The Keys Marine Laboratory (KML) proximity to the only shallow water coral reef system in the continental United States, as well as Florida Bay, the Everglades National Park, the Florida Current (Gulf Stream), and the Florida Keys National Marine Sanctuary makes KML one of only a few locations which can serve nearly any marine researcher or educator working on tropical organisms and ecosystems without having to leave the continental United States. Consequently, over the past 20 years, KML has become a vital component of research and education programs which rely on the easy access to these habitats and organisms that KML provides. However, due to the high demand for our services, particularly during the summer months, we can only support as many researchers and educators as our facilities allow.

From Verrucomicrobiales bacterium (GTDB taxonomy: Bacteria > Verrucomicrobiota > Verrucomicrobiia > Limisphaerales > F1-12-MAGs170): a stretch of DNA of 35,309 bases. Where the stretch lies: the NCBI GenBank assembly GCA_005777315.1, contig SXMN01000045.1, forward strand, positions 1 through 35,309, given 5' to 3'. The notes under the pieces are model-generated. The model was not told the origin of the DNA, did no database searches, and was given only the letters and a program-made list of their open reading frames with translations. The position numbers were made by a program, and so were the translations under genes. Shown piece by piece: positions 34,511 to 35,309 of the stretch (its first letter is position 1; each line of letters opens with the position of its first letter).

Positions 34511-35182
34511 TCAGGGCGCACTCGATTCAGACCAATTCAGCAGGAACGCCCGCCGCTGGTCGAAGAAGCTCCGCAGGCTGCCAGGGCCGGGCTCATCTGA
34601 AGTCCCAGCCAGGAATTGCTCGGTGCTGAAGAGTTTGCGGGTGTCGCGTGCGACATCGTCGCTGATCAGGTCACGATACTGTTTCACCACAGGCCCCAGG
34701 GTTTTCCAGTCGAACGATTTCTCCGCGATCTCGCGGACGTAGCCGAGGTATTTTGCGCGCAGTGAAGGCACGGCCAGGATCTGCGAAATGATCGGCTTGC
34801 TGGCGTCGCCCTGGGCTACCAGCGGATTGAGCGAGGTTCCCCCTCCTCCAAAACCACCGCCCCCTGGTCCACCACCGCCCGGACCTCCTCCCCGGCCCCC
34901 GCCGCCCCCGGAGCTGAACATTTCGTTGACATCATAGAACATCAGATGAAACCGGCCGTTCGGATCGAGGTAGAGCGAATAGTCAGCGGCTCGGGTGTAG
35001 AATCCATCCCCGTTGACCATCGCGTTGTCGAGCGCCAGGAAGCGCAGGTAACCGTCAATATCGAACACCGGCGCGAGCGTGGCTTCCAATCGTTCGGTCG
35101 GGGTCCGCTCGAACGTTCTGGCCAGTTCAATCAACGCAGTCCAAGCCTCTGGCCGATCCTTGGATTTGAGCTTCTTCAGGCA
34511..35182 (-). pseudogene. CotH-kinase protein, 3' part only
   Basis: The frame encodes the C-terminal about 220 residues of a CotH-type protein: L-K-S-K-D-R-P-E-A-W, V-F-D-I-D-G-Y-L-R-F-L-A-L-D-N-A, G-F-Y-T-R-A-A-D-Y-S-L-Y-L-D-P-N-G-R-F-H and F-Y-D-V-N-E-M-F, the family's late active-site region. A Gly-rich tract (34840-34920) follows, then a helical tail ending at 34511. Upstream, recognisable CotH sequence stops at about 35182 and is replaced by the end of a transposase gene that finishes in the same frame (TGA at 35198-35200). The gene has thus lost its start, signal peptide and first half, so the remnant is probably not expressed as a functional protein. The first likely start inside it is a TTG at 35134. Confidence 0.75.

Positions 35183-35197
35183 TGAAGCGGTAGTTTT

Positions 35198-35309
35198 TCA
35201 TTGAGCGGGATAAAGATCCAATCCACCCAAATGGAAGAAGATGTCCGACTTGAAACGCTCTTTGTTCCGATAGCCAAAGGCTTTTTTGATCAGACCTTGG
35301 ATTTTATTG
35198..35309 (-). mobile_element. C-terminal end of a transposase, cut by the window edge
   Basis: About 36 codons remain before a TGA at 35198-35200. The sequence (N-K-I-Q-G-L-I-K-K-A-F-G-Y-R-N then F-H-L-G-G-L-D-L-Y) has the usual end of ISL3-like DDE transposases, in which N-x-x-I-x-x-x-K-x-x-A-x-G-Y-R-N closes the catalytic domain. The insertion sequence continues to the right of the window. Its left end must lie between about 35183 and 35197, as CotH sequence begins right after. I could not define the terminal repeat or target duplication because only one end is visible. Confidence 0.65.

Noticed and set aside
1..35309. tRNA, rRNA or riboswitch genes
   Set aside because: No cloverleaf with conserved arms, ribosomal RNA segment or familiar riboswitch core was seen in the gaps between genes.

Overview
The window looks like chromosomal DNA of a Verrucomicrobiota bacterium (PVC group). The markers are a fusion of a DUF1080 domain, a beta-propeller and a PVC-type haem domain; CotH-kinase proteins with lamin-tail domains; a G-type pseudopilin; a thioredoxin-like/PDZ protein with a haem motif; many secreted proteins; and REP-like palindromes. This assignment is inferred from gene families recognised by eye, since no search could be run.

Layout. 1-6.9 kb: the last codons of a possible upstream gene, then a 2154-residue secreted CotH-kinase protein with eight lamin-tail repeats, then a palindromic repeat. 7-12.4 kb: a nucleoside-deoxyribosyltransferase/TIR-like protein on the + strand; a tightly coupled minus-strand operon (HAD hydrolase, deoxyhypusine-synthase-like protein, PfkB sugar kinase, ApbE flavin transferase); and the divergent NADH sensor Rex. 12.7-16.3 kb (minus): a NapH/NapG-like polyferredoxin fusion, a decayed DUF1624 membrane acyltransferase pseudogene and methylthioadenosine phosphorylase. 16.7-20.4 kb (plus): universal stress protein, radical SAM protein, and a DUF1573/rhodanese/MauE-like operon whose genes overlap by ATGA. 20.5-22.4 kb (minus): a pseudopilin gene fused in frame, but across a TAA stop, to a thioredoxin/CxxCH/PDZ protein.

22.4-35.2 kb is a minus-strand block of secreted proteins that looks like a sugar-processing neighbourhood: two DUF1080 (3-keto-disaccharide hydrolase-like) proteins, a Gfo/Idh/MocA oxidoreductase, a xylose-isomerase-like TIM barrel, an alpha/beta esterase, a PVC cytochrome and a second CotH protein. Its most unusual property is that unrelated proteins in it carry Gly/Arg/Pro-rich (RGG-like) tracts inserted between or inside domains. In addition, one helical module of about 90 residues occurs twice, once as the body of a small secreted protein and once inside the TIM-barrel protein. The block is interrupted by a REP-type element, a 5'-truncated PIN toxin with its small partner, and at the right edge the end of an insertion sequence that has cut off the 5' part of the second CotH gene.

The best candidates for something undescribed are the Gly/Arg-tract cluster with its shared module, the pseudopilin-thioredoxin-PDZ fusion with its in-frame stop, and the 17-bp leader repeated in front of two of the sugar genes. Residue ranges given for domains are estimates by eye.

Field work is simultaneously one of the most important and most difficult aspects of Marine Science. Working underwater creates challenges that are simply not applicable in terrestrial systems. This is part of the reason that, before the development of the first practical and affordable SCUBA gear in the 1940’s, very little research was done below the surface. While we have come a long way since then, marine science is still one of the most logistically difficult of scientific disciplines. Add to that the costs of working in a place like the Florida Keys and you have a very large hurdle that scientists must overcome to conduct research in these crucially important systems. It is not only researchers that have to overcome the difficulties of working in the Keys. Educators have just as many challenges, if not more, in teaching the next generation of scientists about marine systems. Few things are as important for young marine scientists as hands-on experiences in the marine environment. However, few things are more difficult for educators than taking groups of students into the field. At KML we facilitate both research and education efforts by providing critical and affordable logistical support.